Justice Department Urges Restructuring of Google Settlement

February 11, 2010
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February 11 – February 18, 2010 Edition

Justice Department Urges Restructuring of Google Settlement

WASHINGTON/AUTHORLINK NEWS/02/11/10–The U. S. Department of Justice (DOJ) said in a 26-page legal brief filed last week that many of the initially identified problems in the Google settlement between authors and publishers remain unresolved in the amended document. A fairness hearing is scheduled February 18 in Judge Jimmy Chin’s U.S. District Court of New York, however some sources say the DOJ will encourage Chin not to approve the settlement at this time.

The DOJ said many previously identified problems have not been eliminated, “despite the commendable efforts of the parties to improve upon the initial proposed settlement,” and that Google, the Authors Guild and Association of American Publishers are still trying to reach too broadly with their class-action settlement.

According to a Wall Street Journal report, the DOJ said the revised settlement “suffers from the same core problem as the original agreement: it is an attempt to use the class action mechanism to implement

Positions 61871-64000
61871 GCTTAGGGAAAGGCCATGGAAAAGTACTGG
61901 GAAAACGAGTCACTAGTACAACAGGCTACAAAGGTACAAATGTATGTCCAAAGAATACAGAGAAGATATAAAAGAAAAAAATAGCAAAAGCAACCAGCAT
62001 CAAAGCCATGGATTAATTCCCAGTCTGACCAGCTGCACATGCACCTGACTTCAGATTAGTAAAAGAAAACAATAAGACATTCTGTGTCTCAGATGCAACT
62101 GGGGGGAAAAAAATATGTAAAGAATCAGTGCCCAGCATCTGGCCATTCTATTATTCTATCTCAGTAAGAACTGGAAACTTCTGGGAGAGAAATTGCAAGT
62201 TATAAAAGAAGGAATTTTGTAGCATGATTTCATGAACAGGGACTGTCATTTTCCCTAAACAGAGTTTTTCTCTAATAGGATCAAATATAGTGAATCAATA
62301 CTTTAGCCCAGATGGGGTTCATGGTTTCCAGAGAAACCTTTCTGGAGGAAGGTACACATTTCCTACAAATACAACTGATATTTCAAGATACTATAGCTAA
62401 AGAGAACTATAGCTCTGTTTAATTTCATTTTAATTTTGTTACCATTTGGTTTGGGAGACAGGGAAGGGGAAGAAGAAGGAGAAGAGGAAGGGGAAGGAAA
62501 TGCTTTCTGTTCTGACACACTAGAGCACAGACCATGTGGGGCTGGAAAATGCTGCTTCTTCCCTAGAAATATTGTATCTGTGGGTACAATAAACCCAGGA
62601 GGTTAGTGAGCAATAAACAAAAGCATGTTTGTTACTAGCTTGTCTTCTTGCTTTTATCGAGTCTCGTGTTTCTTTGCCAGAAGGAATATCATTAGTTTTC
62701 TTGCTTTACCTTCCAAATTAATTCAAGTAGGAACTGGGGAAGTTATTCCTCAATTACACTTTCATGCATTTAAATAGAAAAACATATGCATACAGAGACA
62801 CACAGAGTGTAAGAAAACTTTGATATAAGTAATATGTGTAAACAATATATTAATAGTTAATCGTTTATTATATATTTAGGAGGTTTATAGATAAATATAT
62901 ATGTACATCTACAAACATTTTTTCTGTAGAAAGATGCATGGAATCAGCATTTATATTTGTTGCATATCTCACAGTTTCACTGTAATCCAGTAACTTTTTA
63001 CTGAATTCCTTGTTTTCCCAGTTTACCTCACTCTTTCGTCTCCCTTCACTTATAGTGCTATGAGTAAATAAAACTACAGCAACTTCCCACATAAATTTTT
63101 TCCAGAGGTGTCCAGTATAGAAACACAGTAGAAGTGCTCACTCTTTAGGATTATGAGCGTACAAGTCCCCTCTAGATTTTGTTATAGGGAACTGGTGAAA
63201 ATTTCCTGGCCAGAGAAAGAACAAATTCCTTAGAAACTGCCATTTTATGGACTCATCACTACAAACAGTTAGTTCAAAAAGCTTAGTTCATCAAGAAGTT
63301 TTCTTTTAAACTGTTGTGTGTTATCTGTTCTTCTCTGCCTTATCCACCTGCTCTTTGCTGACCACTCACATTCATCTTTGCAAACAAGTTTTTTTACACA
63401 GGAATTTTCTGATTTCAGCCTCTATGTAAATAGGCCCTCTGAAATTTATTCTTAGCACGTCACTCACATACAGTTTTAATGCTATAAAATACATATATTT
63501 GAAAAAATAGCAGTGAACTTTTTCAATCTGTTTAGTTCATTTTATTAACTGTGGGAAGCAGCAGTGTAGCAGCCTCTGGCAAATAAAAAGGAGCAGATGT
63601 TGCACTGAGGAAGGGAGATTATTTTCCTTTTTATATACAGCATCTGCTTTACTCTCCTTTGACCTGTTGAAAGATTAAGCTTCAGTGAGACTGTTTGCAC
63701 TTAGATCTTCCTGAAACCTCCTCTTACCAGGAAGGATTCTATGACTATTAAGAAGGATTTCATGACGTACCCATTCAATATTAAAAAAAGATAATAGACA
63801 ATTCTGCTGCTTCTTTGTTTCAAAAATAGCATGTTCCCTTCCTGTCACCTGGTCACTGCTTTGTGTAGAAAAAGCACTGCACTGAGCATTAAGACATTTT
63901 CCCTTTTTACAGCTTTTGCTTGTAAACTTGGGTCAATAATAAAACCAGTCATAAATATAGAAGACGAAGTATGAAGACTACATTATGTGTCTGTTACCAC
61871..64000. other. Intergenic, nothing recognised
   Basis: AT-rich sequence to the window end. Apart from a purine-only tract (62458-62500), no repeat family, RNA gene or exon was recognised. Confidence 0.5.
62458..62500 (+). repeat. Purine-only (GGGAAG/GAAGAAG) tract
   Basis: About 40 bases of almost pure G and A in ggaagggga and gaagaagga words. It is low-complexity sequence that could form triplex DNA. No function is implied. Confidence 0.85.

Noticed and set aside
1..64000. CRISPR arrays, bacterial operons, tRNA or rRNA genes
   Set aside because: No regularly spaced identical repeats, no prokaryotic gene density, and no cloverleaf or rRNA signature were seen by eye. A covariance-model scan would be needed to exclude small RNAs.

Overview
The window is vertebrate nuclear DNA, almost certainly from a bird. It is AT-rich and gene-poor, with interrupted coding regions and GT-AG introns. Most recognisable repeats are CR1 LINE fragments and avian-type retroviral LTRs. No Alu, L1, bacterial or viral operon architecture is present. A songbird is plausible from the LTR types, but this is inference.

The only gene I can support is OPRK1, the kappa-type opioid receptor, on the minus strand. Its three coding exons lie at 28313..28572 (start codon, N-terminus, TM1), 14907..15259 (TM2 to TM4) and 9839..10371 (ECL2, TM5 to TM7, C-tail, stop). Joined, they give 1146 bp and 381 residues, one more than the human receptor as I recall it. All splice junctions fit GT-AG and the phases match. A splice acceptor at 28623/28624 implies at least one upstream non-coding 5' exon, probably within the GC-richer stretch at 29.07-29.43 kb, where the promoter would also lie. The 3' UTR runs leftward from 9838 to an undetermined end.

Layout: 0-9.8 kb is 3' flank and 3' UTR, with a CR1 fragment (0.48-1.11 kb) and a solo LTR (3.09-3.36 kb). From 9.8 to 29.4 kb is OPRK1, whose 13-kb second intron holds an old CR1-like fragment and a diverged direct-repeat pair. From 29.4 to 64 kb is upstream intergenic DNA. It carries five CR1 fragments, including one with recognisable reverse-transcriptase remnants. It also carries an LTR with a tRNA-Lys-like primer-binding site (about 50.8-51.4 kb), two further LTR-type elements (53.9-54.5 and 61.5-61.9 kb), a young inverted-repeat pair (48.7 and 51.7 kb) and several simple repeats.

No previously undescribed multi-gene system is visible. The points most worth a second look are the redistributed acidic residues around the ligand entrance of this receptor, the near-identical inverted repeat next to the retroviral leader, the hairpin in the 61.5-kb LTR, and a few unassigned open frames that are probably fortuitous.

forward-looking business arrangements that go far beyond the dispute … in this litigation.”

Opponents of the deal, including Amazon.com Inc. and Microsoft Corp., have filed comments with Judge Chin arguing that the settlement would give Google a monopoly in digital books.

Google, the Guild and AAP Google are not expected to modify the settlement until Judge Chin directs them to do so. However, insiders are saying the DOJ is urging Judge Chin not to approve the agreement in its present form, and to encourage all parties to continue talks.

After the Guild and AAP attempted to block Google from illegally scanning books and making them searchable online, the search giant agreed in 2008 to pay $125 million to establish the Book Rights Registry at which authors and publishers could register their works and get paid when their titles are viewed online.

The parties submitted a revised settlement in November 2009 that attempted to address initial concerns of the Justice Department and other critics. The new agreement adds more pricing options to avoid potential price-fixing, and attempts to clarify what digital book services Google can offer.

The Department of Justice also said it was open to working with the parties and other stakeholders on legislative or market-based approaches through which copyright holders could allow Google and others to make digital use of their works, The Journal reported.

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